How does the film “Dresden – The Inferno” reconstruct life in Dresden and represent the trauma suffered by victims of the 1945 Dresden bombing?

Joanna Molloy, Macquarie University

During the aerial war suffered by Germany at the end of World War II, two million tons of bombs were dropped, over 400,000 civilians died and every major city and many minor cities were destroyed.[1] The destroyed cities also needed to cope with the influx of millions of Germans who were expelled from German provinces such as Silesia, East Prussia, and the Sudetenland, as well as those who needed to flee from Soviet troops.[2] However, these traumatic events experienced by German citizens seem to have had little impact on contemporary narratives of the horrors of World War II. Memory of German trauma has been formed by what came next: Germany was defeated and politically divided; West Germany underwent a process of de-Nazification and was rehabilitated as a global power; East Germany focused on its non-Nazi credentials and the Cold War built on ideological divisions. After reunification, Germany put post-war differences in political ideology and post-war experiences to one side, in order to build the new Germany.

The force of historiography can be seen in the way that the Holocaust now dominates our sense of the Second World War. Our focus on the horrors of the Holocaust has made it difficult to remember other groups who also suffered, especially the ‘ordinary’ German citizens for whom any acknowledgement of German trauma or victimhood has been seen primarily as an act of self-pity or even as something that was deserved.[3]

In this paper I will examine the film “Dresden – The Inferno” (2006) and assess how it represents and reconstructs life in Dresden and the bombing of Dresden in 1945. I will also investigate how far this film can be seen as confronting wartime suffering and dealing with ‘taboos’ about the past. [4]

The film’s publicity suggests that up until now Germans have not been able to confront their experiences of the bombing of Dresden.[5] There are two main reasons why individuals and societies may not be able to confront traumatic events. On an individual level, victims may suffer ‘temporal delay’ and repression, and feel dislocated from traumatic events.[6] However, not all violent acts necessarily result in this kind of repression. Victims and survivors can also be willing to speak of their experiences, but find others unwilling to listen.[7]

On a cultural level, events may become taboo if they do not fit within an accepted political and cultural narrative.[8] Simply to describe an event as ‘taboo’ does not clearly articulate where that taboo may lie. The film’s publicity and title seem to suggest that it will address the human trauma of the intense fires that swept Dresden as a result of the bombing and caused the ‘inferno’, rather than a taboo imposed by political and cultural silence. However, the film focuses on neither of these possible causes of taboo. Instead, the film-makers construct a film that seeks to equalise guilt and sees almost everyone as a victim, and reflects and contributes to the post-war narrative of reconciliation.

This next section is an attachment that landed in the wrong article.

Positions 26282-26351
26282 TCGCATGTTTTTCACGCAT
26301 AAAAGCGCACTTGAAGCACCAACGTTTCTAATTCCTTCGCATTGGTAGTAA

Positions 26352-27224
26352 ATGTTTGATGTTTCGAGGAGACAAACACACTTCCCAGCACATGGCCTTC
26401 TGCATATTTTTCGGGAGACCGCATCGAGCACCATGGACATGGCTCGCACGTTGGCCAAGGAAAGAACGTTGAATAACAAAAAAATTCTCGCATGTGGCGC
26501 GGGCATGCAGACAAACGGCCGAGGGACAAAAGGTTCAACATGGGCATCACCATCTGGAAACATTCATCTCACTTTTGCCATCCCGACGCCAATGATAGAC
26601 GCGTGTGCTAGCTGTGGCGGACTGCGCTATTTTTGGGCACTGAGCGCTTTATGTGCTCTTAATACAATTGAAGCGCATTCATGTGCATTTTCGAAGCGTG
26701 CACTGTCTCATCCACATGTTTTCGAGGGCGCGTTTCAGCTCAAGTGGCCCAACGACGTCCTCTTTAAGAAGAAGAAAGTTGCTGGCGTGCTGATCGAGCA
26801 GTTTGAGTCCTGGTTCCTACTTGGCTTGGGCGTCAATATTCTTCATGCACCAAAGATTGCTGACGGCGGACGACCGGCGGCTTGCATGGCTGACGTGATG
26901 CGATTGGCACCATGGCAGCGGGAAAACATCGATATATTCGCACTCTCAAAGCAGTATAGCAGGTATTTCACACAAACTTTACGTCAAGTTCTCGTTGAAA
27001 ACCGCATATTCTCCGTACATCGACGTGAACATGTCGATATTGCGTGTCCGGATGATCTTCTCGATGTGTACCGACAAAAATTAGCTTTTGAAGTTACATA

Before turning to the film I will consider a number of previous representations of the bombing of Dresden and seek to establish what kinds of taboos may have existed in post-war Germany.

Despite the film-makers’ assertions that their film is the first to represent the traumas of the Dresden bombing, studies of the bombing of Germany and its collective memory identify a number of memory projects from immediately after the war. According to Moeller, the memory of the bombing campaign was a constant theme in post-war Germany.[9] Some of the early Trümmerfilm (Rubble films) focused on private grief, but many framed the physical destruction of German cities and focused on political renewal and reconstruction.[10] Pinkert argues that these early films harnessed traumatic loss into transformative post-war narratives.[11] While these examples suggest that there was no early taboo regarding the Dresden bombing, they also suggest that the human trauma was subsumed by the need for urban and political reconstruction. Many of the projects in West Germany were under Allied censorship and although they represented loss of life and therefore alluded to the trauma of loss, their main objective was to work towards redemption and political renewal.

Subsequent generations were confronted by a public inability to be victims. Firstly, in the wake of increased knowledge of the Holocaust and secondly, by a sense of right-wing authority over any narrative that allowed Germans to be represented as victims.[12] Even where collective memories exist they can only shape the national narrative once they are compatible with social and political objectives.[13]

The East German state memorialised German victimisation in a way that supported the anti-fascist ideals of their new state. They commemorated Jews and Socialists alike; those who had been victimised by National Socialism in the anti-fascist struggle, and made ‘anti-fascism’ their ‘foundational ideology’.[14] In West Germany, Chancellor Adenauer acknowledged German losses, as well as ‘the immeasurable suffering that was brought upon the Jews in Germany’.[15] Within less than a decade, East and West Germany had established memorials to the bombing raids. The Ehrenhain Memorial to the victims of the Dresden bombing was established in 1948, and in 1952 a memorial was dedicated to the victims of the Hamburg bombings.[16] However, it is important to differentiate between public commemoration and its role in the building of new East and West German identities and the real recognition of personal and collective loss. This need to differentiate is supported by Kansteiner’s suggestion that traumatic experiences lose their traumatic quality if they become successful collective memories.[17]